Gift of literacy: Become a volunteer tutor

Do you remember the first book you ever read? Do you remember learning how to read or write? If you do, it is likely you will also remember a special person there next to you — a teacher, a parent, or friend — helping you along the way.

Or, maybe learning was a struggle for you and you didn’t have the support you needed. How would you like to be the one to change this for someone and help them reach their goals? Your gift of time can change a life — including your own.

Gorge Literacy trains and matches volunteer tutors with adult learners in our community who are looking to improve their basic literacy skills including reading, writing, basic math, English conversation and other life and work skills. All they need is an interested tutor willing to share the knowledge and skills that open the door to the world of literacy. Here is what one Gorge Literacy volunteer tutor had to say about her experience.

“I am always inspired by the dedication and willingness (my student) puts into her studies and her ability to integrate new knowledge with what she already knows. I often feel that I have been taught much more than I teach and I am happy that we are able to laugh through our mistakes. The greatest reward is though is our friendship that has developed through the journey of learning.”

Tutoring dedicated adults is an interesting and flexible volunteer job. Matches are individually arranged according to location, schedules and interests of both tutor and learner, and instructional guidance and ongoing support are provided by Gorge Literacy staff.

Gorge Literacy is offering a one-day tutor training Saturday, Aug. 25, from 9 a.m. to 5 p.m. (with a break for lunch) at Columbia Gorge Community College in Hood River.

Trainees will explore reasons adult learners enter literacy programs, how adults differ from child learners, information on cultural differences and learning styles, assessing a learner’s needs and setting attainable goals, techniques for working with native English speakers and English speakers of other languages (ESOL), and finally, how to put it all together to create interesting and effective lesson plans. The training is comfortably paced, interactive and fun.

Participants are asked to please pre-register; call 541-506-6043 or email There is no charge for the training.

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Parkdale third graders sing "12 Disaster Days of Christmas"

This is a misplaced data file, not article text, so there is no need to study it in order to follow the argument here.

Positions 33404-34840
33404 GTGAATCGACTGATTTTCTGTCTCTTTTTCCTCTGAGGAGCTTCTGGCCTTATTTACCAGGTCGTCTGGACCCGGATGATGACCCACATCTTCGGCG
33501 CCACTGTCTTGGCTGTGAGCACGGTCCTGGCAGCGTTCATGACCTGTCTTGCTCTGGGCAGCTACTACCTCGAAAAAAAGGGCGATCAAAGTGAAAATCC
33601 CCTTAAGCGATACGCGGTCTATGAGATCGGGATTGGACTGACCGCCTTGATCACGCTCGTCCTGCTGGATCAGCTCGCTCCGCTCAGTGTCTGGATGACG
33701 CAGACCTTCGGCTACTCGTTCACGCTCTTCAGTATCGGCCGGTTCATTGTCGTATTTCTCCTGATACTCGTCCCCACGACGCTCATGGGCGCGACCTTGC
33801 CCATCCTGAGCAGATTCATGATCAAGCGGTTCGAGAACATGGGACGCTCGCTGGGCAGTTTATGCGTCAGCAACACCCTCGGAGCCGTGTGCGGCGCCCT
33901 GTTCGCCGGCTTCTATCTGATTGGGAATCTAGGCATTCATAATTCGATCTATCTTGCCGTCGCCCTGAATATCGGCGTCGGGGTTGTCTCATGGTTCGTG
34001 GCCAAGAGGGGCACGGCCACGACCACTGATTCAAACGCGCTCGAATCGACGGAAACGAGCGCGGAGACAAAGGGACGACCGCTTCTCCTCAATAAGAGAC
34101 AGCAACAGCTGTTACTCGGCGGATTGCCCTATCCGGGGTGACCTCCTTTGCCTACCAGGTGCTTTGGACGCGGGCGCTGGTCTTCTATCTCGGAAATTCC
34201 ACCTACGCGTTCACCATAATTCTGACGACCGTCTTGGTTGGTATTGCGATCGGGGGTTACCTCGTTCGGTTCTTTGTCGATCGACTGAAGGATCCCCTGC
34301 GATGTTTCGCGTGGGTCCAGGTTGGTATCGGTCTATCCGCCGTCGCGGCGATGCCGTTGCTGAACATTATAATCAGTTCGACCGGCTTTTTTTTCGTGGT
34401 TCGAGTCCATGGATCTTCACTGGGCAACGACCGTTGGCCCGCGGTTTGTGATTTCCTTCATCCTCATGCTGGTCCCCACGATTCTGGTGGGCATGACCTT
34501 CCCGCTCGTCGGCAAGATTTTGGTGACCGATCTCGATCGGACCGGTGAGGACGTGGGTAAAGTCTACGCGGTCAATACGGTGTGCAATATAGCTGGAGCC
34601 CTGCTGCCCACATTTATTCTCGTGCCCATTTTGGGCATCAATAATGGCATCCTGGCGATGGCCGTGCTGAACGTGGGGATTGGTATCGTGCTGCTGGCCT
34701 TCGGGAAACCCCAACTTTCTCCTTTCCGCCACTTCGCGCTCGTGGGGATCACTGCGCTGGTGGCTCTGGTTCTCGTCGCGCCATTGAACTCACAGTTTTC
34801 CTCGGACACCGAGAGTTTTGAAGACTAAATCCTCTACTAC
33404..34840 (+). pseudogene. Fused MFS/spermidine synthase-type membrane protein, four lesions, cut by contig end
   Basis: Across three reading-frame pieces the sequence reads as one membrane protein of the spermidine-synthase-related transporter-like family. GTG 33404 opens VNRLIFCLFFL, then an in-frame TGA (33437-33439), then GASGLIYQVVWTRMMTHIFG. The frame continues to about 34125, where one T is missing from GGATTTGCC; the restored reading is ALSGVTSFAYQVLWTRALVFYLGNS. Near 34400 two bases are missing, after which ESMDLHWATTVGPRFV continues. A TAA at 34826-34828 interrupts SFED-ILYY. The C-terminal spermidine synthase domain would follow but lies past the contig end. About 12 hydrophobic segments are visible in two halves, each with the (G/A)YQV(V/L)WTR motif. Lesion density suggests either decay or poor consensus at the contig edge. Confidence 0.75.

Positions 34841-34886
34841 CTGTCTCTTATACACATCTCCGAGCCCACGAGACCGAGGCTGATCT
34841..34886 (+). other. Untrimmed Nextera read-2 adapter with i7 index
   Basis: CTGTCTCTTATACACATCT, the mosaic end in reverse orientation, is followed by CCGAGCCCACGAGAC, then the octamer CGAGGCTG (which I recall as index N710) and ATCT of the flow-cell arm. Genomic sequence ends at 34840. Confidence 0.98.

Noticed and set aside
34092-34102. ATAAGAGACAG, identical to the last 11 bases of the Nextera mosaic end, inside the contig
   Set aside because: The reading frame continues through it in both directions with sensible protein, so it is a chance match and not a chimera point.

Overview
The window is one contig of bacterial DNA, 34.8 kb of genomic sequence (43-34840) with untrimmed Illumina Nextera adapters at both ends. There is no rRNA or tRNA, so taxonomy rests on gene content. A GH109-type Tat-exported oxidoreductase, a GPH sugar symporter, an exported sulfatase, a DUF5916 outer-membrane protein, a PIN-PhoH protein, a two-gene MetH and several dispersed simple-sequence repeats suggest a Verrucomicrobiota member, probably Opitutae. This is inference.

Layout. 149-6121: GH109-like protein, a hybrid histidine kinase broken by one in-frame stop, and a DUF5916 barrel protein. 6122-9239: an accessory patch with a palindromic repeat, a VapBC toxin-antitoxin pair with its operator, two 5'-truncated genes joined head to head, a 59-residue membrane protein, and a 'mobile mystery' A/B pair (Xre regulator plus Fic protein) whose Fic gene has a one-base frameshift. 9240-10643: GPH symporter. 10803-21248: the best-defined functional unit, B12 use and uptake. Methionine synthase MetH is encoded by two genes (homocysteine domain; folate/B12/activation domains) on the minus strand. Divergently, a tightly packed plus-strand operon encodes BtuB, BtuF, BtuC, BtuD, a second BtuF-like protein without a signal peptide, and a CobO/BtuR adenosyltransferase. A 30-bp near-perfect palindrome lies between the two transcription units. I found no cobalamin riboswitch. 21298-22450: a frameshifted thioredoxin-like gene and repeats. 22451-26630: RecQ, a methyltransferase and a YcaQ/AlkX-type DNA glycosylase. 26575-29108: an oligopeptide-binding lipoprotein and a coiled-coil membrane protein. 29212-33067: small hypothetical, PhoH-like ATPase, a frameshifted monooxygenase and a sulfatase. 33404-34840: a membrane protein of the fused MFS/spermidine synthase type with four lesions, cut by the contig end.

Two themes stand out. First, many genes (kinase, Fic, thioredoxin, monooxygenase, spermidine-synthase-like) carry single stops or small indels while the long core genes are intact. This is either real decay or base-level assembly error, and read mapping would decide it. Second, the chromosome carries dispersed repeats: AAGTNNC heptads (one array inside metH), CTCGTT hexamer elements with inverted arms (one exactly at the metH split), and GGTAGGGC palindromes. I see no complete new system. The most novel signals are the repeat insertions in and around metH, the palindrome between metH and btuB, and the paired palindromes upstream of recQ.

Welcome to your sing-able Christmas gift list. What follows is an emergency rendition of “12 Days of Christmas” – for outfitting your home or car in case of snow storm, earthquake, flood or other emergency. Read it as a simple list, or sing it to the tune of “12 Days” – you know, as in “ … and a partridge in a pear tree…” Not to make light of it, but the song is a familiar framework for a set of gift ideas that you could consider gathering together, even if the recipient already owns items such as a bunch of coats, tire chains and flashlights. Stores throughout the Gorge are stocked up on all these items. Buying all 12 days might be prohibitive, but here are three ideas for checking any of the dozen off your list (notations follow, 1-12.) The gift items needed to stay warm, dry and safe are also coded to suggest items in your abode (A) in your car (C) or both (B). 12 Gallons of Water (A) 11 Family meals (B) 10 Cans of propane (A) 9 Hygiene bags (B) 8 Packs of batteries (A) 7 Spare coats (B) 6 Bright red flares (C) 5 Cozy blankets (B) 4 Tire chains (C) 3 Flashlights (B) 2 cell phone chargers (B) 1 And a crush-proof first aid kit (B) Price ranges? Here’s a few quotes for days Three, Two, Four and Nine: n A family gift of flashlights (three will run $15-30, Hood River Supply, Tum-A-Lum) n Cell phone chargers (two will run $30-60) n Tire chains (basic set, $30, Les Schwab, returnable if unused for the winter) n Family meals ($100 or so should cover the basics for three or four reasonably well-fed days) n The home kit should be kept in a handy place near an exit, and remember that water needs to be replenished every few months. If you have a solid first aid kit already, switch out the gift idea with “and-a-sto-o-u-t- tub-for it-all …” Otherwise, it’s a case of assembling your home or car kits and making sure all members of the family know what the resources are and how to use them (ie flares and propane). Emergency situations are at worst life-threatening, at best deeply uncomfortable if you and your family are left without power for an extended period, or traveling and find yourself in a situation where you need to wait out a storm, lengthy traffic delay, or other crisis. Notes on the 12 gift ideas: 12 – Gallons of water: that’s one per person in a four-member family to last for three days, the recommended minimum to be prepared for utility outages. 11 – Easy-open packaged goods, energy bars, dried food and nuts are good things to include for nutrition. Think of what your family of four needs for three days to stay fortified and hydrated (see number 12). Can-opener also recommended 10 – If you have a propane camping stove, keep extra fuel handy. 9 – Hygiene bags: put packaged moistened towelettes, toilet paper, and plastic ties in large garbage bags (for personal sanitation) Resource list courtesy of Hood River County Emergency Management, Barbara Ayers, manager/ 541-386-1213. The county also reminds residents to Get a Kit, Make A Plan to connect your family if separated, and Stay Informed. See to opt-in for citizen alerts. Enlarge

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